The most exciting indie games to watch at E3 2017
Size doesn't matter when small games look this good.
Big names and even bigger budgets are sure to be in ample supply at E3 this year, wowing us with photorealistic visuals and battles on a scale to rival The Lord of the Rings. But as much as we're looking forward to the grand spectacle of the AAA offerings, we're just as excited to see the many smaller games lurking in the background.
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Thanks to initiatives like the Indie MEGABOOTH and Devolver Digital's indie showcase, we already know what a bunch of these games are going to be, so we've run down the list and picked out the ones you'll want to keep an eye on as E3 unfolds. Take out your digital notepad because here they are:
Infinite Zelda is a lofty promise to make, but Songbringer looks like it may well deliver on it. The 2D, top-down action RPG takes the exploration and puzzle-solving of games like A Link to the Past and turns it procedural, randomly generating both the overworld and the dungeons for a completely fresh experience every time you start a new adventure.
With local co-op support, online leaderboards tied to each uniquely generated world and some of the most gorgeous pixel art we've ever seen, Songbringer is sure to be one of the highlights of this year's E3.
Coming to: PS4, PC
From the developer of the Norse-themed 2D action game Jotun comes Sundered, a hand-drawn Metroidvania set in a ruined world full of tentacled horrors and ungodly abominations eager to spill your blood.
Like Jotun, the game features massive boss fights designed to push your reflexes to their limits, and with the addition of a procedurally generated world, you'll never know what nightmare might lurk around the next corner. For its striking art style alone, Sundered is a game we can't wait to see more of.
Coming to: PS4, PC
The first Nidhogg was a beautifully chaotic local multiplayer game that took the tense one-hit kills of the classic Joust arcade game and wrapped it in a 1v1 tug-of-war between two pixelated fencers.
Nidhogg 2 builds upon that basic formula by adding in a whole arsenal of pointy stuff to jab into your opponent, ranging from heavy battle axes to long-range bows and arrows. The visuals have been given a revamp, too, abandoning the minimalist pixel art of the first game for a unique pseudo-claymation look we're equally captivated and disturbed by. We'll be keeping one eye open and one eye closed when Nidhogg 2 slices its bloody way through this year's E3.
Coming to: PC
We've seen plenty of survival games recently, but few have grabbed us as immediately as Overland. Presented in an attractively minimalist art style, the turn-based strategy game tasks you with leading a squad of survivors on a road trip across a randomly generated, post-apocalyptic America.
Your journey is split up into small, diorama-like levels you'll need to scour for supplies while avoiding both human and alien threats. Honestly, we were sold as soon as we saw you can use your car as a weapon, ploughing through otherworldly monsters like so much alien roadkill. After that, Overland became a mandatory pit stop on our E3 road map.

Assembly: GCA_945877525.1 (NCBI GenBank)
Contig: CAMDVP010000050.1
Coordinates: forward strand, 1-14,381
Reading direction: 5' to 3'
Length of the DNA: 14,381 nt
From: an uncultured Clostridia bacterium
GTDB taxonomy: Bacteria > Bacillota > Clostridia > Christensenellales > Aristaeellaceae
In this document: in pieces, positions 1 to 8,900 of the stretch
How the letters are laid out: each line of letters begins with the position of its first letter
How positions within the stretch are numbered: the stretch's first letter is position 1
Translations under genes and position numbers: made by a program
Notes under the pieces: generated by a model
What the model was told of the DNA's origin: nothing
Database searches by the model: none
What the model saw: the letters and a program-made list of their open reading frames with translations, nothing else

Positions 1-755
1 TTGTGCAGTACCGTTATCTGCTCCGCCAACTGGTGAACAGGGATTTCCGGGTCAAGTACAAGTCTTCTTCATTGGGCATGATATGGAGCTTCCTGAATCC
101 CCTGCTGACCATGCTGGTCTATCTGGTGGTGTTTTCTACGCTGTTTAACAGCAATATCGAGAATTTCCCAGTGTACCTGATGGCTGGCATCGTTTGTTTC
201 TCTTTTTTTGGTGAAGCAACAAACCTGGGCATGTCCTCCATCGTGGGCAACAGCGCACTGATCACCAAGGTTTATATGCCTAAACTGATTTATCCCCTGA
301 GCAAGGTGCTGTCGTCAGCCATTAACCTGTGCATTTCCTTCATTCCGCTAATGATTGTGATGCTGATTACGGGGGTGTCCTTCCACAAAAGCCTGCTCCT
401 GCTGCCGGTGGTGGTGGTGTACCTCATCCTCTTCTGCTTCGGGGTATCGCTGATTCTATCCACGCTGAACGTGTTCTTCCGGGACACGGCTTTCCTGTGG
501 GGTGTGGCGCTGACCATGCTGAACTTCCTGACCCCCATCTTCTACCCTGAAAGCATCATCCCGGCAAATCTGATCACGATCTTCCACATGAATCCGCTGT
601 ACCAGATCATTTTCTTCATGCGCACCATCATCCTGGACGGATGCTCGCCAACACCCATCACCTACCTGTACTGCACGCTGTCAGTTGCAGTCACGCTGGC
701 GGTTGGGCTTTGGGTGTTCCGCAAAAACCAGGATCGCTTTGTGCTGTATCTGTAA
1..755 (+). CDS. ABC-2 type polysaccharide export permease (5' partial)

YIIK: A Postmodern RPG
Coming to: PS4, PS Vita, PC, Nintendo Switch
Weird is an understatement when it comes to YIIK: A Postmodern RPG. Taking inspiration from games like Earthbound, Catherine and other quirky JRPGs, YIIK explores worlds both surreal and supernatural with a tone that promises to be as humorous as it is absurd.
What interests us most is the battle system. It combines traditional turn-based combat with real-time minigames that look to draw heavily from Nintendo's wacky WarioWare games. Repetitive fights are one of the JRPG genre's biggest weaknesses, and we're keen to see if YIIK can buck that trend.
Coming to: PC
Forget +1 swords and magic missiles—true adventurers fight the forces of evil with the power of Windows 95. Well, that's what they do in Kingsway, a novel-looking RPG that switches out the traditional mechanics of dungeon crawling for the kind of mundane Microsoft Office tasks anyone who worked on a computer in the 90s will remember all too clearly.
Instead of directly controlling your plucky adventurer, all interaction with Kingsway occurs via a mock operating system: quests are delivered via email, enemies appear as popup windows and your inventory is sorted like an old-school file system. It's a premise so crazy it just might work, and we can't wait to dig deeper into Kingsway's arcane interface come E3.
A Case of Distrust
Coming to: PC
Any game that lists both Phoenix Wright and 80 Days as its main inspirations is certain to pique our interest, and if it follows that up with slick noir visuals and a catchy jazz soundtrack, we've got no choice but to investigate further. What we found was A Case of Distrust, a narrative-driven adventure game set in San Francisco during the smoke-filled 1920s. Playing a female private detective, it's up to you to untangle a sleazy mystery cloaked in themes of racism, emancipation and poverty. We're suckers for a good mystery game, so we'll be keeping
Playing a female private detective, it's up to you to untangle a sleazy mystery cloaked in themes of racism, emancipation and poverty. We're suckers for a good mystery game, so we'll be keeping A Case of Distrust on our radar as E3 rolls around.
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